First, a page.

Skagit Hydroelectric Power Tour
Have you ever wondered how Seattle gets it’s power? Seattle City Light — the “Nation’s Greenest Utility” — lets regular Joes like you and me walk around their crown jewel hydroelectric powerhouses to see just how energy from a raging river is turned into juice for your iPhone.
The day begins in the company town of Newhalem, WA. Here, you’re given an orientation to the area in relation to Seattle City Light (SCL), but also an intro to the diversity of the area — you are, after all in a national park. The North Cascades Institute gives the tour along with SCL in an effort to get visitors to understand the two sides of the coin.
Gorge powerhouse was built from 1921–1924 for $13 million. It was the first part of the Skagit Hydroelectric Project which also includes Diablo Dam (1927–1930) and Ross Dam (1937–1940, 1953). For those keeping score at home, Gorge puts out 199.2 MW, Diablo 159.3 and Ross pumps out 352.6 MW. Hydro power accounts for 89% Seattle’s power mix.
Behind the Gorge Powerhouse is an interesting hiking trail. Ladder Creek Falls Trail was built by the mastermind of the Skagit Hydroelectric Project, J.D. Ross. You’ll hear a lot about him on the tour. Anyway, he was quite the showman. Because he had to drum up support (and funds) for the expansive (and expensive) 3-dam project, the powerhouses have lots of flashy features and this hiking trail was no exception. After dusk, embark to the falls for a daily, repeating 15-minute light show.
Once inside, you’ll enter the control room. Full disclosure, my dad worked in a coal-fired power plant in West Virginia and I remember being amazed at the sheer size of the operation whenever I visited the plant. I was very surprised to find only one guy operating the whole plant.
As you can tell from the photos, this place is immaculately clean. Another difference from the coal plants of my memory was that everyone and everything was dirty from the coal dust. I can remember my dad’s coverall’s sitting in a pile beside the washing machine in the garage because he couldn’t come into the house with them on. It looked to me like whoever works at this plant could go into perform surgery — no scrubbing required.
These massive red tubes funnel the river water to the turbines. On this day I am thankful for skilled riveters.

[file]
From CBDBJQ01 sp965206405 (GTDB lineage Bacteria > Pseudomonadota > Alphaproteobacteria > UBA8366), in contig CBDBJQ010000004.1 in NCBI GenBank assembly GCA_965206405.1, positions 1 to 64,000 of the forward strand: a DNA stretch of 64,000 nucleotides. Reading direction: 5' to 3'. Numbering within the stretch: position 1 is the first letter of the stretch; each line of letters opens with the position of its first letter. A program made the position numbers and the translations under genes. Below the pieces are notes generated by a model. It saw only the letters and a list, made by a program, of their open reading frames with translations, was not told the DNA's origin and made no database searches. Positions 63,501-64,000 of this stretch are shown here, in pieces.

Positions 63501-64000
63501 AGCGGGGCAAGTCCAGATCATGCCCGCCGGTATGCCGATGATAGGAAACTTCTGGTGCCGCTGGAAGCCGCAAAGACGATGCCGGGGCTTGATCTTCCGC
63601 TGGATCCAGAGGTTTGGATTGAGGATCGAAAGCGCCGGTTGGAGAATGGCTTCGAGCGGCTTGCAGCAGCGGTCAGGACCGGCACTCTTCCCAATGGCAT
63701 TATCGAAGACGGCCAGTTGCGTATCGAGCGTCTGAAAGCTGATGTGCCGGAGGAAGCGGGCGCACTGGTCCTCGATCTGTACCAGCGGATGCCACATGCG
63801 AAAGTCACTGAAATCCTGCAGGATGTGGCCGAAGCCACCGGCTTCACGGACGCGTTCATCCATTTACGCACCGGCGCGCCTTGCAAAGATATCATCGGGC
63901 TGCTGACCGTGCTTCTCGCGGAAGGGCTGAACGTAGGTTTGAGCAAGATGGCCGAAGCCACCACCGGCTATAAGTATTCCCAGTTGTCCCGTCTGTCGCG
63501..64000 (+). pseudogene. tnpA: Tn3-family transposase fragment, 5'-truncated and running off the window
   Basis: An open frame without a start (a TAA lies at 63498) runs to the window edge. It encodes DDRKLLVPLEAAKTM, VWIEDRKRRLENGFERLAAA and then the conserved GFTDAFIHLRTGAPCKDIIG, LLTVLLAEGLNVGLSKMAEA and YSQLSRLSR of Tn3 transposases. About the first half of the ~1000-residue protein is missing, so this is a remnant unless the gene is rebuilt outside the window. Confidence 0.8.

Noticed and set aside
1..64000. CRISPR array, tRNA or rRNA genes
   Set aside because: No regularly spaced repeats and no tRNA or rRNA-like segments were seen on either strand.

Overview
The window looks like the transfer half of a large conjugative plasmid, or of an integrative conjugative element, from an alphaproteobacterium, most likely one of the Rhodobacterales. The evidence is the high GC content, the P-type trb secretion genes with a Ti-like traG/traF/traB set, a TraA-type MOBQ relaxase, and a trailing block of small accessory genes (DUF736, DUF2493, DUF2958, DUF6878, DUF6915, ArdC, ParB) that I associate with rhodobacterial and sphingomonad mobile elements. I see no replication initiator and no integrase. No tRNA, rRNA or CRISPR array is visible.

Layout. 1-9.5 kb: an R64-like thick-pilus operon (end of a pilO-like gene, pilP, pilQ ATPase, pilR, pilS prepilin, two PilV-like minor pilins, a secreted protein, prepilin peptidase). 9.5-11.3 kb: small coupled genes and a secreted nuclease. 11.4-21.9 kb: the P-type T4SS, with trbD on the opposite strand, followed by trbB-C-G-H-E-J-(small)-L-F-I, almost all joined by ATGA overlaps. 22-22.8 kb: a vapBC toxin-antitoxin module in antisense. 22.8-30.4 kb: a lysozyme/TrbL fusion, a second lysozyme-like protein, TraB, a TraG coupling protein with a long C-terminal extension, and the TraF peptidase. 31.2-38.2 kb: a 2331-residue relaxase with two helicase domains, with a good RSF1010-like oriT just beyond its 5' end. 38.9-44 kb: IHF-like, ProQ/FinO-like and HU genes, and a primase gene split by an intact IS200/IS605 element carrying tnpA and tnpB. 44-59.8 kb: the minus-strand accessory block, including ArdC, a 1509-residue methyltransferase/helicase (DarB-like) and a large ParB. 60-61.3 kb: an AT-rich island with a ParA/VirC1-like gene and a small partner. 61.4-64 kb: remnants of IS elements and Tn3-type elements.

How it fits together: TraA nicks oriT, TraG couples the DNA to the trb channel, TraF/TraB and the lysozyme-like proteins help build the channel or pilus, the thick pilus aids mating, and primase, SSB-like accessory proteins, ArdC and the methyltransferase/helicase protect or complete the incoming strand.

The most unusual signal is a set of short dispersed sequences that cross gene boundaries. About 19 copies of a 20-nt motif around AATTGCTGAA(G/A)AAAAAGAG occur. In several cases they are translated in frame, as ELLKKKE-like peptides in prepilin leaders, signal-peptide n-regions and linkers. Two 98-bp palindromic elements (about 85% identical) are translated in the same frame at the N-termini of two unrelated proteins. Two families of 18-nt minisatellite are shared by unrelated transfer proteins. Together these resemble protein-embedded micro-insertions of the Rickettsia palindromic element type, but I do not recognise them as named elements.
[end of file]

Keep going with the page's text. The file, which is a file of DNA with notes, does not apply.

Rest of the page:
Up the road a bit is this site, the Gorge Dam. From here, the river is (mostly) diverted into a tunnel that is inside the mountain to the right and finally into those red tubes from the previous photo for power generation.
Like Newhalem, Diablo is another company town and home to the Diablo dam and powerhouse. Diablo is known for an incline that was heavily used during construction of the Diablo Dam. The Skagit incline carried loaded railroad freight cars up the side of Sourdough Mountain broadside, with its own rails 600 feet long climbing 338 feet vertically, ascending a 34.2-degree gradient (not too different from the length/gradient of Pittsburgh’s Monogahela Incline). However, unlike the Monongahela Incline, this one is closed.
The old incline waiting area served as our lunch stop — delicious sandwiches, chips cookies from the Skagit General Store deli in Newhalem came with the price of admission.
Next we made our way to the Diablo Powerhouse, which is home to two turbines. As a result its power output is less than Gorge which is home to four turbines.
Diablo powerhouse and dam was J.D. Ross’ showplace. The entryway has a tiled fountain featuring the “Seattle Department of Lighting” logo and lovely tile floors under the turbines. Clearly, this place was built to impress. Art deco flourishes are on the exterior as well as the interior.
As I mentioned before, the tour is 3/4 about the power plants and 1/4 about the nature surrounding them. We stopped briefly at the Happy Creek Nature Trail to discuss the North Cascades National Forest. Afterward, we drove onto the impressive campus of the North Cascades Institute, which is a nonprofit organization offering natural history seminars, educational programs and publications.
But I came here for the POWER! YEAHHARGH!! Let’s move on to the final stop, Diablo Dam!
At 389 feet, it was once the tallest dam in the world until Owyhee Dam in Oregon beat it out two years later. Don’t spit over the edge because the updraft will likely send your loogie upward. I didn’t try my luck.